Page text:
Agri Business

Climate change may reduce farm income by 20-25%

TV Jayan New Delhi | Updated on January 30, 2018

Grim picture The Survey admitted that there was no growth in real agricultural GDP and agriculture revenues in the last four years   -  G_N_RAO

Call to provide direct income support to farmers, instead of power, fertiliser subsidies


Providing direct income support in place of untargeted subsidies in power and fertiliser sector could help farmers realise better income from farm operations, the Survey said, even as it drew a grim picture saying that climate change will reduce their income by 20-25 per cent.

This comes even as the Narendra Modi-government has set an ambitious target to double the income of farmers by 2022.

The Survey’s suggestion also assumes importance because many farmer groups have been clamouring for more stabilised income from farming activities, particularly in the form of higher minimum support prices for agricultural commodities. The Survey admitted that there was no growth in real agricultural GDP and real agriculture revenues in the last four years, but attributed it partly to weak monsoon in two of those years. It also conceded that demonetisation, teething difficulties in implementation of GST, high and rising real interest rates, and sharp fall in certain food prices too hit agricultural income. The agriculture growth this year, the Survey estimated, would be 2.1 per cent, much lower than 4.9 per cent achieved last year.


‘Address root cause’

“The Chief Economic Adviser should be given credit for truthfully representing the data. He has frankly admitted that there is a serious problem on the farm front,” said Avik Saha, convenor of Jai Kisan Andolan, a farmer movement. “The way out suggested however is only a band-aid solution, doesn’t address the root cause,” he said. According to the Survey, farmers also suffered because crops like pulses and oilseeds sown over relatively greater area witnessed unusually low farmgate prices (much below minimum support prices), affecting farm revenues.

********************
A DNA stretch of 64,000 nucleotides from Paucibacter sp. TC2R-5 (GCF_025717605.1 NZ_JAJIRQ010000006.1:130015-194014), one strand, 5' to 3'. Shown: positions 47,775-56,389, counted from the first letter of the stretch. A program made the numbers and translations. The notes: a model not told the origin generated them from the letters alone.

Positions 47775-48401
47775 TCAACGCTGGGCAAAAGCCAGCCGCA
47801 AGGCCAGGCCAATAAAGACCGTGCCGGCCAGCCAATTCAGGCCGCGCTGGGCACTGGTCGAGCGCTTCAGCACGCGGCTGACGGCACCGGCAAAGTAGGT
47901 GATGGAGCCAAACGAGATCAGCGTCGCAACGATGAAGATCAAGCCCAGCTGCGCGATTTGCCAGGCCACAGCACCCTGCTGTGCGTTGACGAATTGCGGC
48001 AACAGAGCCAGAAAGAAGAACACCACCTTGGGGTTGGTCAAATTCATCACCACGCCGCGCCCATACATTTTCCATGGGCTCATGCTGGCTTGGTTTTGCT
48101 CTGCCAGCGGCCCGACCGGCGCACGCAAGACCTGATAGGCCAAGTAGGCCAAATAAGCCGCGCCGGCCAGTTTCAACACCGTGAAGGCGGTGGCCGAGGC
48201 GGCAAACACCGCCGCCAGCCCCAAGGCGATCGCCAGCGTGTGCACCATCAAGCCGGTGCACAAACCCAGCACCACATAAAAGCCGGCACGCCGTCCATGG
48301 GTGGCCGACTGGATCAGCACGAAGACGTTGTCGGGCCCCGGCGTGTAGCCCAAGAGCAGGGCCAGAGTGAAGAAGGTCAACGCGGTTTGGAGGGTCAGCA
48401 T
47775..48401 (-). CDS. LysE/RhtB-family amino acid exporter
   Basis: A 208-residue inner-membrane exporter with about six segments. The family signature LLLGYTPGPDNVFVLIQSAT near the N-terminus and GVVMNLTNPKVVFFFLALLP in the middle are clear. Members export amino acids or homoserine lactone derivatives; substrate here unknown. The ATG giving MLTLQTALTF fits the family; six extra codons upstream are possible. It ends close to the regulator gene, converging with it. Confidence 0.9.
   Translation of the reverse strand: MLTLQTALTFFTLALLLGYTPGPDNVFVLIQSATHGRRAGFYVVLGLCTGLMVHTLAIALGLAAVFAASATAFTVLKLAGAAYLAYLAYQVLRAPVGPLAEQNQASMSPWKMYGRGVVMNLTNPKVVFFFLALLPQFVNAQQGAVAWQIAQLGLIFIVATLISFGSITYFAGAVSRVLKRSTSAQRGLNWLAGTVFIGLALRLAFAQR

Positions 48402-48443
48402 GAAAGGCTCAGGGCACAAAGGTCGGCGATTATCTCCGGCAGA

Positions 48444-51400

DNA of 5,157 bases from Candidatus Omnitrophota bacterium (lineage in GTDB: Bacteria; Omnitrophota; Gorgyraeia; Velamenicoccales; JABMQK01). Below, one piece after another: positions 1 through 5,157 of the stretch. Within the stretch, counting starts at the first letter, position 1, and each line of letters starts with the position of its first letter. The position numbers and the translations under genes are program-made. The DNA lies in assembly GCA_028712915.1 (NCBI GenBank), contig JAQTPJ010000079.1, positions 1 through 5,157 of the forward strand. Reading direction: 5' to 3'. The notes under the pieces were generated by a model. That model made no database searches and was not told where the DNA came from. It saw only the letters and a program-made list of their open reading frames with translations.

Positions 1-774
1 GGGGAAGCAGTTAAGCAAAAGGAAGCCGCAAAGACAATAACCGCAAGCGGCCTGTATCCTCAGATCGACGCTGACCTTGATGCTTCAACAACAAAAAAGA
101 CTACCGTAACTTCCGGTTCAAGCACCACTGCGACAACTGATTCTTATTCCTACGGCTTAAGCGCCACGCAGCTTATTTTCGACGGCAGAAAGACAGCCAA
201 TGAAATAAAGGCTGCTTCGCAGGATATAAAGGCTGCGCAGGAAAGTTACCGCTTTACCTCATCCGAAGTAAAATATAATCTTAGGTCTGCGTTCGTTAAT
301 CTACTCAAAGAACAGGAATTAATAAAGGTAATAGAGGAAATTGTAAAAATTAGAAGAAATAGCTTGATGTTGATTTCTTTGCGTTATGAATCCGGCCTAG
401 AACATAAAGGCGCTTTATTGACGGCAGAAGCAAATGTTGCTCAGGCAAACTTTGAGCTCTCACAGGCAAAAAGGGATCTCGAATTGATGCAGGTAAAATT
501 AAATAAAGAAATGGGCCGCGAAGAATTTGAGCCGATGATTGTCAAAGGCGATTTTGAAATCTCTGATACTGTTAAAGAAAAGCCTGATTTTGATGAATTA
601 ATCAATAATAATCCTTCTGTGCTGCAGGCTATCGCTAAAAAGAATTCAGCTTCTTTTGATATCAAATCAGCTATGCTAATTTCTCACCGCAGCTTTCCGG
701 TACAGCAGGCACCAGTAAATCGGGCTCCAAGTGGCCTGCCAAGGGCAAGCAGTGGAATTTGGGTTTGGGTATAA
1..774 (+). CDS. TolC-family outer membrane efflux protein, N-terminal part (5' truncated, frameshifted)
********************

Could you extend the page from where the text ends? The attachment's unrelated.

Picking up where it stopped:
It drew a grim picture saying that in the medium-term climate change will reduce farm income by 20-25 per cent. Using simulations available from existing studies, the Survey said extreme rainfall shocks would reduce income by between 13.7 per cent and 5.5 per cent whereas extreme temperatures would impact farmer income by up to 4.3 per cent.

In the long-term, projected changes in the weather patterns could reduce annual agricultural incomes in the range of 15 per cent to 18 per cent on an average, and up to 20-25 per cent for unirrigated areas.

Saha, however, wondered whether this was yet another caveat to be used by the government to say why they can’t double the farmers’ income by 2022 as they have promised.

The Survey stressed on the need for a national science and technology mission for improving farm productivity and renewed effort to make irrigation available to more number of farmers, especially through more efficient drip and sprinkler technologies.

The Survey pointed out that farm mechanisation in the country has gone up to 90 per cent from mere 7 per cent in 1960-61. But it said there was a need for consolidation of land holdings to reap the benefits of agricultural mechanisation.

Published on January 29, 2018

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